The other day I sat in on a webinar about using social media data in marketing. The webinar was fascinating – and the accompanying Twitter discussion was even better. Towards the end of the conversation, one of the presenters made the point that marketers need to give customers something in exchange for access to their data. He named a few possible benefits to consumers, but they were all just dressed up forms of personalized advertising. On Twitter, I commented that, “The problem is that the things you get in exchange for giving personal data are custom ads – valuable to the company, not you.” Then I sat back and watched the retweets roll in. Continue reading
I’m home sick. Not the kind of sick that means I get to stay home and watch Law & Order all day. (Alas.) But, the kind of sick that means that I can convince myself that it’s okay to skip going to the gym and that chai somehow counts as dinner… And avoiding making dinner and going to the gym means that I have time for you, my long neglected blog.
My whining is over… on the to world of branding…
Today Jezebel posted this video of a little girl reacting to famous logos.
TL;DR? Dude, it was two and a half minutes long. And guess what, Cher, Cliff’s Notes didn’t write sonnets.
Anyway, the little girl has some great (and classic) little kid reactions. Who didn’t think the McDonalds M was made out of french fries when they were little? And, she’s clearly a little yuppie in the making – recognizing two coffee brands and getting absolutely excited over the Apple logo. Yes, little girl, those are the brands that get me excited, too.
Being five, and presumably at that stage when proving that you know all the letters is very important, it’s interesting that the one letter that she’s didn’t pick out is the D for Disney. She got that it was Disney alright, but not that the logo was a letter. (A future member of the When I found out the Disney “D” WAS a “D”, it blew my mind Facebook Group.)
We did a similar exercise in my Brand Management class the other day, in which the professor flashed logos across the screen and we all had to write down the name of the brand and the first thing it made us think of. It’s a telling experiment – in some ways it reveals brand equity, but in others it’s just a Rorschach test. Does the hate you feel when you see the Wal-Mart logo say more about you or Wal-Mart?
Also, here’s a fact of the day for you: did you know that the term brand comes from cattle branding?
Questions of the day: So, how well did you do? Did you know all the brands? Also, did you know it was a D is Disney?
I once read that you should write for your readers first, search engines second, and your ego third. I try to consider all of these things when writing this blog, but find that they’re often in competition. (I try to include keywords like culture, social media, and bog whenever they fit, but sometimes it’s hard to do it without getting in the way of the narrative style.) Yesterday, I found this on The Awl. Apparently I’m not alone in my battle to balance all three.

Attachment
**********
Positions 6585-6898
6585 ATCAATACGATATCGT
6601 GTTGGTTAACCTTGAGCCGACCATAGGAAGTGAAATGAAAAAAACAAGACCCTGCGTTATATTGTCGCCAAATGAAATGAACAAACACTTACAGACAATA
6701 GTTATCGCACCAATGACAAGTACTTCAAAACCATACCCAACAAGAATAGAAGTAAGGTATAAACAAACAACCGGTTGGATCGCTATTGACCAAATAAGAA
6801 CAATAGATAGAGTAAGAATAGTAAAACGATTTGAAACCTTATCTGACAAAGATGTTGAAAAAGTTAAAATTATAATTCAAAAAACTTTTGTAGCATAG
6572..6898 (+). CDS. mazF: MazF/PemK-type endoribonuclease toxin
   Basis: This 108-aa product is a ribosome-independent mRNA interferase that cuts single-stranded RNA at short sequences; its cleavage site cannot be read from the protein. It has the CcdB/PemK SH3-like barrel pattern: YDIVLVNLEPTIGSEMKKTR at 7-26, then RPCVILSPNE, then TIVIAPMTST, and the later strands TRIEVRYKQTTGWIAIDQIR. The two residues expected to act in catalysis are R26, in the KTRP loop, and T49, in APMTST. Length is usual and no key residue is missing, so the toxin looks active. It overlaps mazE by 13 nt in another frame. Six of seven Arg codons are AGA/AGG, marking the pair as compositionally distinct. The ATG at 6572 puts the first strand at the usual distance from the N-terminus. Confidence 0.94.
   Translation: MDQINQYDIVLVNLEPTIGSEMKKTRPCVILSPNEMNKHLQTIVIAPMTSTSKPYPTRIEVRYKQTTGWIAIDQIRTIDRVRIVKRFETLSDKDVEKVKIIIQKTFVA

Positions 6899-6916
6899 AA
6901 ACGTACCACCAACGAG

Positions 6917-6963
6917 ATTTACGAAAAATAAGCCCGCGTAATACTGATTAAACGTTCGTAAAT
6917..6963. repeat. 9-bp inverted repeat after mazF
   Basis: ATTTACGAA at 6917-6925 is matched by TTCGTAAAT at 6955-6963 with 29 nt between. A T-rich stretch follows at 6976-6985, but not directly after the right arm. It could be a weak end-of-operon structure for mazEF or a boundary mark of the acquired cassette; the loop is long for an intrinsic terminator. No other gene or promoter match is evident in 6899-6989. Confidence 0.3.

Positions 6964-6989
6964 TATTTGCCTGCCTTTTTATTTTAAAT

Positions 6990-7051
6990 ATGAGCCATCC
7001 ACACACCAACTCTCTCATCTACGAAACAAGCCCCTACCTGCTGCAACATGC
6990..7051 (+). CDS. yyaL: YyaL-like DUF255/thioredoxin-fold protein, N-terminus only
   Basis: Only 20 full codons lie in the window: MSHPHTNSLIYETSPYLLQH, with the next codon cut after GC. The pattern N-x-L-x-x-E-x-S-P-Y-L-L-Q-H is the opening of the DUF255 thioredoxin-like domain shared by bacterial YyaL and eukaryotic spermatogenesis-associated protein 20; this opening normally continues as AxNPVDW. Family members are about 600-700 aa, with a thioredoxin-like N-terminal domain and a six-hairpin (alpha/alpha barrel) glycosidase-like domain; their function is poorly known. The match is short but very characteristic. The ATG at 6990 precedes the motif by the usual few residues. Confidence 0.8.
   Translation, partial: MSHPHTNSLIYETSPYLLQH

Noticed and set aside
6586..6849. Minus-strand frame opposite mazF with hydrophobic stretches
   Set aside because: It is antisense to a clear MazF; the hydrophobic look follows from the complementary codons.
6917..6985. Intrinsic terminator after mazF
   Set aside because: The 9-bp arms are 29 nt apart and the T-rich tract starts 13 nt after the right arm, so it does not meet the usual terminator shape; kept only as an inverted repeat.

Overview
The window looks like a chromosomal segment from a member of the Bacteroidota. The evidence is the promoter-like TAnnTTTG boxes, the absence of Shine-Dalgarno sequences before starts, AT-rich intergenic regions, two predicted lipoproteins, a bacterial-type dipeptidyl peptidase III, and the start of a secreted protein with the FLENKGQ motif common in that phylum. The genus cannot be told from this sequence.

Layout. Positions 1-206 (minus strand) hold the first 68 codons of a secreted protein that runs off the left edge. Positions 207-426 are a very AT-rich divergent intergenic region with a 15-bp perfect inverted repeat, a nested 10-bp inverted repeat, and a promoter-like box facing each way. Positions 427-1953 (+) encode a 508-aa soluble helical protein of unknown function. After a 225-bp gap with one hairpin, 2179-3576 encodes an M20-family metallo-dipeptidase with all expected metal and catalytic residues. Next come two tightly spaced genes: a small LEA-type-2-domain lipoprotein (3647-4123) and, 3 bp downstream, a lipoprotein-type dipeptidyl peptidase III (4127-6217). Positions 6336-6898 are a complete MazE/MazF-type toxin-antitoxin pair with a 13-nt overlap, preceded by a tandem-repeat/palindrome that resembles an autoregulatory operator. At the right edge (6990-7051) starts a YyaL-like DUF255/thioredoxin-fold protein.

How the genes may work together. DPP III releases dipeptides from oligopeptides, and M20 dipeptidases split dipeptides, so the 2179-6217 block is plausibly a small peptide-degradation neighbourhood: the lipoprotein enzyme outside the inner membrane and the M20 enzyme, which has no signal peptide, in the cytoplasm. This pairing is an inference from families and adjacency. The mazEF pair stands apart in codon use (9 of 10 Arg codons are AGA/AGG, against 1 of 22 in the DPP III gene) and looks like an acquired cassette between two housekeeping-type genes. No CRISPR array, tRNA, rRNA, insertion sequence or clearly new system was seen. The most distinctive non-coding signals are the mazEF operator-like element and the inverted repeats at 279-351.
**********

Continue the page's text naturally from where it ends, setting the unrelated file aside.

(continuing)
Google doesn’t laugh
It doesn’t even titter
It can’t guffaw like Facebook
It won’t split its sides like Twitter
Google doesn’t crack a smile
It won’t respond to mirth
There’s not a single laughing part
Not even Google Earth
Your title might be funny
Forcing chuckles from the chest
But Google sits there stone-faced
Don’t try to brighten someone’s day
Don’t aim for “smart and winning”
Your goal is catching Google’s eye
And Google isn’t grinning
Today in blogs, The Mary Sue has a very interesting post on Gender Marketing in Toys. The article is based on word clouds of the terms most used in commercials for toys marketing to boys and girls, respectively. The word clouds were designed by Crystal Smith, author of The Achilles Effect: What Pop Culture is Teaching Young Boys about Masculinity.
The biggest words in the boy cloud are “battle” and “power”. “Heroes”, “stealth”, “ultimate”, “rides”, and “beat” also make prominent appearances. So, I guess boys are supposed to be heroes by using their ultimate stealthy rides to beat… the bad guys?
The biggest words in the girl cloud are “love”, “fun”, and “magic”. It should probably be noted that “love” is three or four times bigger than any other word. ‘”Girl”, “friendship”, “change”, “babies”, “hair”, “mommy” and “style” are also pretty big. So, girls are supposed to have friendships with girls and change their hairstyle to get ready to be mommies to babies?
I guess it should be noted that the boy cloud includes “friends”, but it’s one of the smallest words featured, the same size as “dump” and “nemesis”… Small words in the girl cloud include “whirling”, “twirling”, and “paisley”.
Interestingly, many of the boy words are verbs or adverbs, and many of the girl words are nouns or adjectives. Boy toys are marketing towards doing and girl toys are marketing towards being.
Obviously, the discussion of gender and children’s marketing gets into some chicken and egg type questions. As The Mary Sue put it “Do kids respond to ads because they’re predisposed that way from birth? Or do they respond to the ads because they are taught to, by ads that have people of their gender responding in the same way?” I’m leaning more towards the latter than the former.